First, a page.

Chasing NFL Dreams

Chasing NFL Dreams

In the early 1980’s, I broadcast games for the San Antonio Charros of the American Football Association, which was generously referred to as a “semipro football league.” If there was money available, the players got about $50 a game. If there wasn’t, they settled for the free beer on the long bus rides home from places like Shreveport, Louisiana. Most of the players had college experience, some at the highest level. Some played just for the love of the game, but most hadn’t given up their dream of playing in the NFL, even though each was generally a step slow or too small.

For most, it was a pipe dream that was never going to happen, but they weren’t ready to give up. There were even some players who had been in the NFL, like Charros quarterback Randy Johnson. He’d had a good long run as the Atlanta Falcons starter and late in his career, came to the Redskins and beat out Joe Theismann for the backup job behind Billy Kilmer. He was hoping for another shot. Jerry Golsteyn actually got one. After kicking around as a backup quarterback for four teams over a six year period, playing in a total of 21 games, Golsteyn turned a year with the AFA’s Orlando Americans into a job with the Orlando Renegades of the USFL in 1985. The Renegades had been the Washington Federals in 1983 and 84, before giving up on the idea of making spring football work at RFK Stadium.

Though Golsteyn didn’t make it back to the NFL when the USFL folded in 1985, there were plenty who used the upstart league to kickstart an NFL career. USFL refugees Gary Clark and Rickey Sanders helped the Redskins win two Super Bowls. And of course Doug Williams landed in Washington after the folding of the USFL and went on to his legendary performance in Super Bowl XXII.

There are even examples of guys who never played college football and went on to successful NFL careers. Eric Swann was academically ineligible at North Carolina State, when he signed there in 1988. Since the NFL can’t take a player until three years after his high school class graduates, Swann had to bide his football time playing for the semipro Bay State Titans in Massachusetts. Swann looked good enough there for the Arizona Cardinals to make him the sixth pick of the 1991 draft. He played 10 years in Arizona, making the Pro Bowl twice. The Saints found Michael Lewis driving a beer truck and signed him as a 30 year old rookie. A year later he made the Pro Bowl as a kick returner, leading the league in punt and kickoff return yardage. He also returned a punt and two kickoffs for scores. And old time Redskins fans will remember Herb Mul-Key, who went to an open tryout at Georgetown University with no college experience and was signed in 1972. Mul-Key returned kicks for the Skins for three years, making the Pro Bowl in ’73.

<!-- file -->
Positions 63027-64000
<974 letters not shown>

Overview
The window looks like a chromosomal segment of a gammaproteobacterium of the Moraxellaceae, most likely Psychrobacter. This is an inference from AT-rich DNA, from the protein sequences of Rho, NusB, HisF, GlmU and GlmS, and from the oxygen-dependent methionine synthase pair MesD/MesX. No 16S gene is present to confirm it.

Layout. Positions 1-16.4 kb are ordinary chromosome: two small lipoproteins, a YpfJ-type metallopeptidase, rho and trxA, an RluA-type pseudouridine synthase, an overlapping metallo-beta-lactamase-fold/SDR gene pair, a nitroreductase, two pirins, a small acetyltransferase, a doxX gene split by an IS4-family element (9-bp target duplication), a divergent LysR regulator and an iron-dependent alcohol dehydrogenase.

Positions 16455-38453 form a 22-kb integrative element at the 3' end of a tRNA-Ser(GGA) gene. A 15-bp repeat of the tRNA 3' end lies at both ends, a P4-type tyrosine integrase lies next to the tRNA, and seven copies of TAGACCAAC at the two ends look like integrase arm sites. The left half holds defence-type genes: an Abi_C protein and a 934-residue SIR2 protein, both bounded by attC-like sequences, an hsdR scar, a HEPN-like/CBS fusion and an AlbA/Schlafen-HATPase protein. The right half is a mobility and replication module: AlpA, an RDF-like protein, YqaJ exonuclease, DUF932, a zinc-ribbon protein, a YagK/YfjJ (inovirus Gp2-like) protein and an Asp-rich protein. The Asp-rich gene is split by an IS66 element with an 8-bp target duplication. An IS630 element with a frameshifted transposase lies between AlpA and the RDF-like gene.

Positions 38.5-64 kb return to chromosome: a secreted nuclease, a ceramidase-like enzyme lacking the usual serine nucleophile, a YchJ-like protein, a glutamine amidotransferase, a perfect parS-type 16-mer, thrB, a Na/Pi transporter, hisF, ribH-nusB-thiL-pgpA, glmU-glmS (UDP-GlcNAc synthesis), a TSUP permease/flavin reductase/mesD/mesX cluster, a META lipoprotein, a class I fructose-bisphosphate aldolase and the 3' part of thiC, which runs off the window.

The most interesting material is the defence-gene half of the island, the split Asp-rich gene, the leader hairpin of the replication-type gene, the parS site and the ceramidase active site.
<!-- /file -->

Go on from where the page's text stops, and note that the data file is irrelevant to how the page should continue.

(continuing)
If you’re talking un drafted free agents, nobody beats Kurt Warner, who may wind up in the Hall of Fame. After playing in the Arena League and NFL Europe, he finally got a look from the Packers. Though they cut him, Warner wound up leading the Rams to two Super Bowls and was named MVP of the league. He went to the Super Bowl a third time with Arizona, the only time the Cardinals got to the big game. Willie Parker barely played at North Carolina State, signed as an un drafted free agent with Pittsburgh, ran for over a thousand yards twice and helped the Steelers win two Super Bowls. And Joe Jacoby, un drafted out of Louisville in 1981, was a mainstay on the offensive line during the Redskins glory days of the ’80’s. He’ll hopefully take his rightful place in Canton next year.